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A Pillar in the Rubble

At Haiti Clinic, Neil Heskel ’74 and Kevin Browngoehl ’78 provide free medical care to struggling residents of Port-au-Prince.

By Mike Agresta


Neil Heskel treats a woman and her child in the free clinic he directs in Port-au-Prince Haiti.

Early last year, Kevin Browngoehl, a Philadelphia-area pediatrician, was preparing for his first medical mission abroad. He’d recently met Neil Heskel at a Swarthmore Alumni Council meeting, and the two struck up a conversation about a free clinic that Heskel (pictured right in scrubs) directs in Haiti. Impressed, Browngoehl volunteered to help. He booked a plane ticket to Port-au-Prince for February. Then, on Jan. 12, a massive earthquake hit Haiti’s capital.

Suddenly, the world’s attention shifted to Haiti, if only for a short time. A country already struggling to climb out of poverty became fodder for nightly news reports of spectacular suffering. Organizations like Heskel’s Haiti Clinic, with boots already on the ground, took the natural disaster as a new opportunity for service. “I was receiving e-mails from all over the world asking how people could help,” says Heskel, a Florida-based dermatologist. “We became a conduit to get food and medication down there. It really became a big job.”

Browngoehl’s trip was delayed by the earthquake, but only briefly. When he did touch down in Haiti, he was humbled by the everyday need that he saw at the clinic. “It’s just a nonstop flood of people,” he says. “Then at some point, they cut off the line, and hundreds more people are sent home.” Many of the serious cases he saw stemmed from common problems left untreated for far too long.

“Haiti Clinic is not a disaster relief project,” Browngoehl clarifies. “It’s a way for the residents of the worst slum in Haiti to get medical care. A lot of these people have never seen a doctor.” The earthquake may have exacerbated Haiti’s poverty problem, but extreme privation is nothing new for the residents of Cité Soleil, the Port-au-Prince neighborhood served by Haiti Clinic. Even before the disaster, residents lacked water, electricity, and basic sanitation. Those factors complicate the project of running a clinic in such an underserved area, but they were not enough to discourage Browngoehl. Since joining Haiti Clinic just over a year ago, he’s taken on considerable responsibility, leading a health education outreach project and an acute malnutrition program for children.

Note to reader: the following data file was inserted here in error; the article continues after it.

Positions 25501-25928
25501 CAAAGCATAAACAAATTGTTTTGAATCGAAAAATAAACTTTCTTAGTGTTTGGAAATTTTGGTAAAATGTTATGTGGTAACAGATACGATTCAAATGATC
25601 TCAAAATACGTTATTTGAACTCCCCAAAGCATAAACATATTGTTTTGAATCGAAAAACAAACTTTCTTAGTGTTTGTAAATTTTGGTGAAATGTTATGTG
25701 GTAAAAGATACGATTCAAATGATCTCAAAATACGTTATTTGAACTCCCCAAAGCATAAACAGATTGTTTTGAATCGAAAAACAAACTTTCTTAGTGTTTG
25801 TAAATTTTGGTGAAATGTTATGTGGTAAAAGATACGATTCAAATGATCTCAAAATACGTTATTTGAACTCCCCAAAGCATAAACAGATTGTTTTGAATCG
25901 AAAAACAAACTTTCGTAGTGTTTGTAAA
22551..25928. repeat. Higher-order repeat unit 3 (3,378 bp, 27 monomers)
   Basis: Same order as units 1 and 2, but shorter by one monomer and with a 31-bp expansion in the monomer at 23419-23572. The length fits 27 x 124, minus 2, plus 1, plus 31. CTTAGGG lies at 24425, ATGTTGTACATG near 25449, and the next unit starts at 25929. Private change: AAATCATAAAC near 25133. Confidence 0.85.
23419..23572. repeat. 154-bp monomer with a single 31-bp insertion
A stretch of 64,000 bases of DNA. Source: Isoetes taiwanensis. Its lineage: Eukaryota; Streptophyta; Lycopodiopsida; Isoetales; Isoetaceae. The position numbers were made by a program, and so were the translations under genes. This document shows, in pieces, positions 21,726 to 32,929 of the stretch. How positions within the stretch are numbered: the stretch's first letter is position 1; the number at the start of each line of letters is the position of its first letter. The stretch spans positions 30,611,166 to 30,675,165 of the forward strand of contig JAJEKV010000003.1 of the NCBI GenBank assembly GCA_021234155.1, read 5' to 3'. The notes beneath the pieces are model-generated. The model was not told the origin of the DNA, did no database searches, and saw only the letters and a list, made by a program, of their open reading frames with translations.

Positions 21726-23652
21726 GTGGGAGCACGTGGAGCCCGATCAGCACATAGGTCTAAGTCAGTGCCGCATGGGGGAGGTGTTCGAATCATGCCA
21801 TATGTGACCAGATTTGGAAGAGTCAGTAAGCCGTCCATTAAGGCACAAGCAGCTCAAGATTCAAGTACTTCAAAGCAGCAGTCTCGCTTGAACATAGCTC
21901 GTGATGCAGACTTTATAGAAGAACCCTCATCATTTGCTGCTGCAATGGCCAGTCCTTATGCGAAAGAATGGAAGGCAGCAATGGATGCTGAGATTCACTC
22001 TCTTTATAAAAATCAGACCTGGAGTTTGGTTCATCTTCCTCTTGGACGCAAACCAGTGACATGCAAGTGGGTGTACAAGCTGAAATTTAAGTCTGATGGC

“It’s very exhausting and very rewarding at the same time,” he says. “When I get on the plane to go home, it’s an unbelievable experience to sit in a comfortable seat and have someone bring you food that you can eat without being afraid of it. You realize that your problems, though they seem important to you, are actually quite inconsequential.”

Browngoehl credits his time at Swarthmore for getting him hooked on volunteering. “It left me with a lot of intellectual curiosity,” he says. “It showed me that life was more than a straight and narrow career. Service was a part of what you were going to do with your life.” Heskel echoes this sentiment, recalling an undergraduate ethics seminar with longtime Professor of Philosophy Hans Oberdiek as a key juncture in his formation as a young doctor-to-be.

Both doctors hope to encourage other service-minded alumni to get involved with Haiti Clinic. “The trips are usually four days—go on Friday morning, go back Monday,” Heskel says. “We take care of transportation, housing, food, and security. You don’t have to reinvent the wheel. You can spend your time doing what you’re good at.” He adds that volunteers need not be doctors. Browngoehl’s co-leader of the health education project, for instance, is a high school administrator from Philadelphia.

None of the Americans involved in Haiti Clinic draw a salary. Recently, Haiti Clinic has begun to add a Haitian staff, training doctors and nurse practitioners to run the clinic in between volunteer visits. Heskel’s long-term vision is a clinic run by Haitians, augmented by periodic assistance from abroad.

In these trying post-earthquake circumstances, however, Heskel remains the glue that holds Haiti Clinic together. “He provides a lot of inspiration just by his example,” Browngoehl says. “This particular organization attracts people who are a lot of fun to work with. We have some humor, which is good—you need humor. It’s actually a very light and uplifting spirit on clinic days. A lot of people smiling, happy, even in the face of all this suffering.”

If Heskel’s optimism has helped him attract and keep more recent volunteers like Browngoehl, he says it’s all part of the job description. Amid so much devastation and poverty, and in the wake of a major natural disaster, a doctor has to focus on the small successes—the pregnant mother saved from cholera-related dehydration, or the child who receives medicines his family could not otherwise afford.

“You have to be hopeful,” Heskel says. “There is a lot of work to do, but we’ve shown that some work can bear fruit, because our clinic has borne fruit. That’s a very optimistic thing.”

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